The Zaman newspaper in Turkey has resumed publication after being taken over by the Turkish government. The newspaper now serves as a mouthpiece for the Turkish government and the first edition featured a smiling President Recep Tayyip Erdogan and says that the building of a new bridge is spurring “historic excitement.” The first edition came two days after the newspaper received new ownership.
A Turkish court rules on Friday that the newspaper should be run by the Turkish government. The newspaper, one of the largest in Turkey, was previously owned by an opponent of the government, particularly Erdogan. The court did not provide reasoning for the decision and Prime Minister Ahmet Davutoglu said that the decision was “legal, not political.”
Police in Istanbul raided the newspaper’s offices, but employees were able to get Saturday’s edition to print. Employees arriving on Saturday found themselves locked out of internal systems and the editor-in-chief was fired.
The editor-in-chief of Today’s Zaman, an English language sister newspaper, told the crowd of gathered protesters that “Today, we are experiencing a shameful day for media freedom in Turkey. Our media institutions are being seized.” She then continued, “As of today, the Constitution has been suspended.” Turkey’s constitution forbids the government from seizing press equipment.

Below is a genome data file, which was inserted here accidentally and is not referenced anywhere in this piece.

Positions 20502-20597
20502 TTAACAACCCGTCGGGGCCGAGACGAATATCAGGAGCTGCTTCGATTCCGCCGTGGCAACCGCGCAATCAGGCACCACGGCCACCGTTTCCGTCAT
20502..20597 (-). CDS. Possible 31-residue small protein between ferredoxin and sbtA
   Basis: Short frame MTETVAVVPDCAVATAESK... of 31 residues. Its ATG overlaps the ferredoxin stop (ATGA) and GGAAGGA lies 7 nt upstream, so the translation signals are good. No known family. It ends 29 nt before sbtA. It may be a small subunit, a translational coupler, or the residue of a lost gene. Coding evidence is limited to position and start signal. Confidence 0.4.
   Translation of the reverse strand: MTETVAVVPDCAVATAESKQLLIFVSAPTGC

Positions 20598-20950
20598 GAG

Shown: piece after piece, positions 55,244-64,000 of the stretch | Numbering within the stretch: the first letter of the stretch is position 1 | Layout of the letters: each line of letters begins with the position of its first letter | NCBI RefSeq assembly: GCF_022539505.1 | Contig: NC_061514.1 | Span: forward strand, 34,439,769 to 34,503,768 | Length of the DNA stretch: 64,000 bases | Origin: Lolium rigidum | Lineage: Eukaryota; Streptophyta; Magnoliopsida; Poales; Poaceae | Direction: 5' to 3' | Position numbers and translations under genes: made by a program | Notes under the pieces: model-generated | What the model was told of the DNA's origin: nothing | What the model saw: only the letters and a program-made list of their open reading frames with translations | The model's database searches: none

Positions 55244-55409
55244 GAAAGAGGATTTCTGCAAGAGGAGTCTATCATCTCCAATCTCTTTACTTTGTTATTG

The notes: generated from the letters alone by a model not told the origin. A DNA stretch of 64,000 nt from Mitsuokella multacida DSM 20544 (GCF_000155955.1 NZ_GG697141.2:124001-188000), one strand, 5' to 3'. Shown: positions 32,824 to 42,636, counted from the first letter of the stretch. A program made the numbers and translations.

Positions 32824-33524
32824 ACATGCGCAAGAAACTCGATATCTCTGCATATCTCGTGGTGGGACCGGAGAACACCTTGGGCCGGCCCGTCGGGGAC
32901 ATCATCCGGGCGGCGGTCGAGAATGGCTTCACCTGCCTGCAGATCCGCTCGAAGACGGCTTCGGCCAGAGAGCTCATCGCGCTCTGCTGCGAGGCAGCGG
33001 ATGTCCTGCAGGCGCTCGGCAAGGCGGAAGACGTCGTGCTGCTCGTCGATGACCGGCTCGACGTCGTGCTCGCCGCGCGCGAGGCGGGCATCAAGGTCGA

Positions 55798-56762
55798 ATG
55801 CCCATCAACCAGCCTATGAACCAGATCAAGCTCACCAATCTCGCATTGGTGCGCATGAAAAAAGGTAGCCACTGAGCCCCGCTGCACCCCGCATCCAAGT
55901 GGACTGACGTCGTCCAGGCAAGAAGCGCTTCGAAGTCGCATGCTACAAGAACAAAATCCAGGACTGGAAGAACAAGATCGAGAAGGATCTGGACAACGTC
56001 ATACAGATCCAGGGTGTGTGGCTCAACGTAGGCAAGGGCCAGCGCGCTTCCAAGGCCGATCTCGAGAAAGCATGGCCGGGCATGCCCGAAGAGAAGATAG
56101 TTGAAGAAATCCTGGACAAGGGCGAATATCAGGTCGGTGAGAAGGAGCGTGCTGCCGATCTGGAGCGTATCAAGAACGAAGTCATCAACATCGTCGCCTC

Some former employees of Zaman have launched a new newspaper, Yarina Bakis. The name means Look to Tomorrow. The inaugural edition’s headline blared, “Throw Him Out!” The headline referred to an officer ordering a journalist at the pro-Zaman protest to be removed.
Roughly 500 pro-Zaman protesters gathered in front of Zaman’s headquarters on Saturday to protest the change in ownership. Water cannons and tear gas were used against the protesters.
Erdogan’s administration has been active in attempting to silence the opposition in the media. The administration has conducted mass arrests of members of the media. Erdogan has explained these actions by claiming that members of the media are part of a shadow Islamic government attempted to take control. Reporters Without Borders’ World Press Freedom Index ranked Turkey 149th out of 180 countries in 2015.